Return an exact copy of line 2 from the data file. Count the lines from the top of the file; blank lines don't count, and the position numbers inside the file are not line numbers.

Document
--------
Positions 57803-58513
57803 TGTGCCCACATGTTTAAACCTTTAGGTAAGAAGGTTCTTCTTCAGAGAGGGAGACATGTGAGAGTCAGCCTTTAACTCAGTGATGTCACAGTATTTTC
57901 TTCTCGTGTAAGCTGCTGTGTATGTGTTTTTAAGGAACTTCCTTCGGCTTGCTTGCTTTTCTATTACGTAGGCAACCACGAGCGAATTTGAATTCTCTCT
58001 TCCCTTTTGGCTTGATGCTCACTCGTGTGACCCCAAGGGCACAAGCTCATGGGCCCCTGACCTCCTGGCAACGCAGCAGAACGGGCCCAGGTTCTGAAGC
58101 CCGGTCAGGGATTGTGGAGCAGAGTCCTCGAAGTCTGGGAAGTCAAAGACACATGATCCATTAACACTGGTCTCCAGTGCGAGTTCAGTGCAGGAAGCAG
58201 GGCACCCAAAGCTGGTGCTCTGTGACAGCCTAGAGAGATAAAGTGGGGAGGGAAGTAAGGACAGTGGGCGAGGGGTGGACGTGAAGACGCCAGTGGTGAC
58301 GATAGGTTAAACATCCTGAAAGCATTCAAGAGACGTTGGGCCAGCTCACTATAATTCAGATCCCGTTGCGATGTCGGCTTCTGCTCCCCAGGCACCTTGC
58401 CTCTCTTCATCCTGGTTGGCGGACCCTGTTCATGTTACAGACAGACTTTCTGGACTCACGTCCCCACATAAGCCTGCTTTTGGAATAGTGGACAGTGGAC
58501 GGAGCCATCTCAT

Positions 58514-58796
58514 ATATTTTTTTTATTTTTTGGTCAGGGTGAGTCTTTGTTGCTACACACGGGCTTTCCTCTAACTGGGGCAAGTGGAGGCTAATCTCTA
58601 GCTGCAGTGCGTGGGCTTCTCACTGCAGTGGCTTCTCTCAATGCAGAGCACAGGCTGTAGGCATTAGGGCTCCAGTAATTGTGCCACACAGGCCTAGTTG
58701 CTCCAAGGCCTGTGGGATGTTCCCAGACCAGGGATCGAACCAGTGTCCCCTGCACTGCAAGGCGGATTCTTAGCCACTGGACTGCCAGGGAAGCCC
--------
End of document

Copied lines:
57803 TGTGCCCACATGTTTAAACCTTTAGGTAAGAAGGTTCTTCTTCAGAGAGGGAGACATGTGAGAGTCAGCCTTTAACTCAGTGATGTCACAGTATTTTC